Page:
Levadia uses Sportland Arena artificial turf stadium for training and home matches during winter and early spring months. Levadia's training in summer and autumn takes place in their Maarjamäe training complex.

Kadriorg Stadium edit

From 2000 to 2018, Levadia played at the Kadriorg Stadium.[3] Built from 1922 to 1926 and renovated from 2000 to 2001, it is one of the oldest football stadiums in Estonia and used to be the home ground of the Estonia national team until the completion of Lilleküla Stadium in 2001.[1][7]

Kit manufacturers and shirt sponsors edit

Period Kit manufacturer Shirt sponsor Ref
1998–1999 Uhlsport [8][9]
1999–2008 Adidas Estonian Oil Service
2009–2011 EuroPark
2012–2021 Viimsi Keevitus
2022 Admirals, Viimsi Keevitus
2023 Macron
2024– Viimsi Keevitus

Rivalries edit

Levadia fan sector during their match against Flora on 28 June 2023

The Tallinn Derby edit

Levadia's deepest rivalry is with FC Flora and the fixture between the two clubs is known as the Tallinn Derby (Estonian: Tallinna derbi). Levadia and Flora are the two biggest and most successful clubs in Estonian football. The rivalry began in 1999, when Levadia entered Meistriliiga and immediately challenged the reigning champions Flora for the title, winning the treble in their first year in top-flight football.[10] In the early 2000s, language and nationality was also one of the separating factors between the two clubs, as Levadia was seen as the club of choice for the Russian speaking population of the city and Flora for the Estonian speaking. However, that image of Levadia has since then faded away. From 2019, the two clubs also share their home ground A. Le Coq Arena. The attendance record of 3,510 was set on 28 June 2023.[11]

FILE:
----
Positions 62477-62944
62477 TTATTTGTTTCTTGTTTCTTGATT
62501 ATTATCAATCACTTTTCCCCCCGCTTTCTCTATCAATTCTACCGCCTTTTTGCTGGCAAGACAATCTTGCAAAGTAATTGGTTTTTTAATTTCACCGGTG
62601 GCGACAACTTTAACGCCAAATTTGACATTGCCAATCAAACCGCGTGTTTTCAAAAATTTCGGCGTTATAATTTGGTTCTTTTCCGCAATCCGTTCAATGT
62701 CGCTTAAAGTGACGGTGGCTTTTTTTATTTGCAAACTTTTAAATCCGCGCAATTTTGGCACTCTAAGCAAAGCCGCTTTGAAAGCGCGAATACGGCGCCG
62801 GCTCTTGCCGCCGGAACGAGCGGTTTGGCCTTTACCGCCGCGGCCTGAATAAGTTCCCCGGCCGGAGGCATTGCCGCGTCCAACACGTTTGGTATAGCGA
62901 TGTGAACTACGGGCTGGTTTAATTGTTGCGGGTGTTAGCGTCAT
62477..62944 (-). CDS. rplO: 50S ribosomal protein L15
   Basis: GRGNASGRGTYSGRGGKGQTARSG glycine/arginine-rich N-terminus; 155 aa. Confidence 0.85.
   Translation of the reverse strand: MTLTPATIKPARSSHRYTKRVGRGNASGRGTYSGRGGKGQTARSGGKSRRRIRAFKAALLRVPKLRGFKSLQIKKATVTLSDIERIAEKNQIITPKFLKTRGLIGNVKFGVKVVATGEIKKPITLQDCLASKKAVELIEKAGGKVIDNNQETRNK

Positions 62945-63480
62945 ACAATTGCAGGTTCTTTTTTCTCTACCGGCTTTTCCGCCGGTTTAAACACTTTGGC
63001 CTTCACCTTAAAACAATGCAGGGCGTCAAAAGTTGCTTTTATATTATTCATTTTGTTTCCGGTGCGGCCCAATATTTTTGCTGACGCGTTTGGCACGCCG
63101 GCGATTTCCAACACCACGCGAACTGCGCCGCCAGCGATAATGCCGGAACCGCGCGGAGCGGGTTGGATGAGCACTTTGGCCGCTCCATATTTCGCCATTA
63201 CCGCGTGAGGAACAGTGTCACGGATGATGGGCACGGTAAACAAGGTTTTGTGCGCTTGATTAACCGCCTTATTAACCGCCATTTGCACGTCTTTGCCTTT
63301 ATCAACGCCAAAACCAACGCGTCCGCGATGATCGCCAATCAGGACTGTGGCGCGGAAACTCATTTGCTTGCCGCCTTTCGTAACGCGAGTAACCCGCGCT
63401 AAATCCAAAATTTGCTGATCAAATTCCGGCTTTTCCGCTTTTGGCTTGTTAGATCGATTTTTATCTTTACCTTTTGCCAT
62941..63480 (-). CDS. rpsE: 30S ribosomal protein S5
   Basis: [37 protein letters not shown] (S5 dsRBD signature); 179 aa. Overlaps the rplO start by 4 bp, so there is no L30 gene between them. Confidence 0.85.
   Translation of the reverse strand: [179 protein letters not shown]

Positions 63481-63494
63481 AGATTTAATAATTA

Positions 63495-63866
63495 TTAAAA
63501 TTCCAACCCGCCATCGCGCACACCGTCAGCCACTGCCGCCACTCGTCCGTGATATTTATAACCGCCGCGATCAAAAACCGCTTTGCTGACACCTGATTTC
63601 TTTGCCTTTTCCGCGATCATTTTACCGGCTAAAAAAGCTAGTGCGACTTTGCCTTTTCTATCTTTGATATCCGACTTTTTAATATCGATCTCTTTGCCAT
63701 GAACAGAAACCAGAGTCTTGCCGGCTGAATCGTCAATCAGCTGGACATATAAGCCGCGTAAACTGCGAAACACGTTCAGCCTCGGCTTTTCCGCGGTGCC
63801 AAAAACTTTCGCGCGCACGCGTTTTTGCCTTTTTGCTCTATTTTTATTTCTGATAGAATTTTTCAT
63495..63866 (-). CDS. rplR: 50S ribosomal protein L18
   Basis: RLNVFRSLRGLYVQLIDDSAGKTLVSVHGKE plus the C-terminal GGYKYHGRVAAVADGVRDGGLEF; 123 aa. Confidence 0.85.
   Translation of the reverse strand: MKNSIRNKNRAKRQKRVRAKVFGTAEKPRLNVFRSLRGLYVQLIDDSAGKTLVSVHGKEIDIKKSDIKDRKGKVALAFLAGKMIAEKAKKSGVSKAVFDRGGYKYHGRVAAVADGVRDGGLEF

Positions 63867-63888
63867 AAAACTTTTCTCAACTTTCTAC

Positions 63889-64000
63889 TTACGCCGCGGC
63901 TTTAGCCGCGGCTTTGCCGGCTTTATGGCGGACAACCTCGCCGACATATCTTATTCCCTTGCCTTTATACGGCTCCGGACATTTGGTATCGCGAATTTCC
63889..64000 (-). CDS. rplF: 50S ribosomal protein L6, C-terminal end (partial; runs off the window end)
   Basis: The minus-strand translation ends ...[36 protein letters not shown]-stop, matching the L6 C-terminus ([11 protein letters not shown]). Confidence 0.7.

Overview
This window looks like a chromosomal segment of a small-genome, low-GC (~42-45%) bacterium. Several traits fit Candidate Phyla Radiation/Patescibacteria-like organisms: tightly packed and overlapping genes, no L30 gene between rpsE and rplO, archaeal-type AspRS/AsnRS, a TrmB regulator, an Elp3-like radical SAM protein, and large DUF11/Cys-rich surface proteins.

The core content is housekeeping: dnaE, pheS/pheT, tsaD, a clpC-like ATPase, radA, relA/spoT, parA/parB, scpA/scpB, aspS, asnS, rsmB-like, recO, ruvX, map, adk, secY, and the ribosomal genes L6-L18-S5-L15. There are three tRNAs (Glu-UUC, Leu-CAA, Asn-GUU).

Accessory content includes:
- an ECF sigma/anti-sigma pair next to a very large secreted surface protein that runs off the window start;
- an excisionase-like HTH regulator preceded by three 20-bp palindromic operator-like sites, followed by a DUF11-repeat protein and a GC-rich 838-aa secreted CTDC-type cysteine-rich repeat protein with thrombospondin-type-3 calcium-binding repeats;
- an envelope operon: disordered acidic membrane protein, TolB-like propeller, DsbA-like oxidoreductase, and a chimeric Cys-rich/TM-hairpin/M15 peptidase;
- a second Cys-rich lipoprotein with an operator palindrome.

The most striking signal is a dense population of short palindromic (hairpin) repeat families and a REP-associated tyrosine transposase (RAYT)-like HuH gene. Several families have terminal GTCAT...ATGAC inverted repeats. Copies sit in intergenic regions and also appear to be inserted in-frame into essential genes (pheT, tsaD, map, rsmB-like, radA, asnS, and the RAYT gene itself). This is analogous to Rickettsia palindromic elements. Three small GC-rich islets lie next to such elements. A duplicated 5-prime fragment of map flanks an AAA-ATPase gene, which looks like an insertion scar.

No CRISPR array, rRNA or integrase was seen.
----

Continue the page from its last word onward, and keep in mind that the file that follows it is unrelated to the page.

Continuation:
Players edit

First-team squad edit

As of 8 March, 2024[12][13]

Note: Flags indicate national team as defined under FIFA eligibility rules. Players may hold more than one non-FIFA nationality.

No. Pos. Nation Player
1 GK   EST Oliver Ani
2 DF   EST Michael Schjønning-Larsen
3 DF   BRA Heitor
5 MF   EST Mark Oliver Roosnupp
6 MF   EST Rasmus Peetson (captain)
7 DF   EST Edgar Tur
9 FW   BRA Felipe Felicio (on loan from Atlético Mineiro)
10 MF   EST Ioan Yakovlev
11 MF   EST Mihkel Ainsalu (3rd captain)
15 MF   SVN Til Mavretič (vice-captain)
17 FW   EST Robert Kirss
18 MF   BRA Alexandre
No. Pos. Nation Player
19 MF   NED Richie Musaba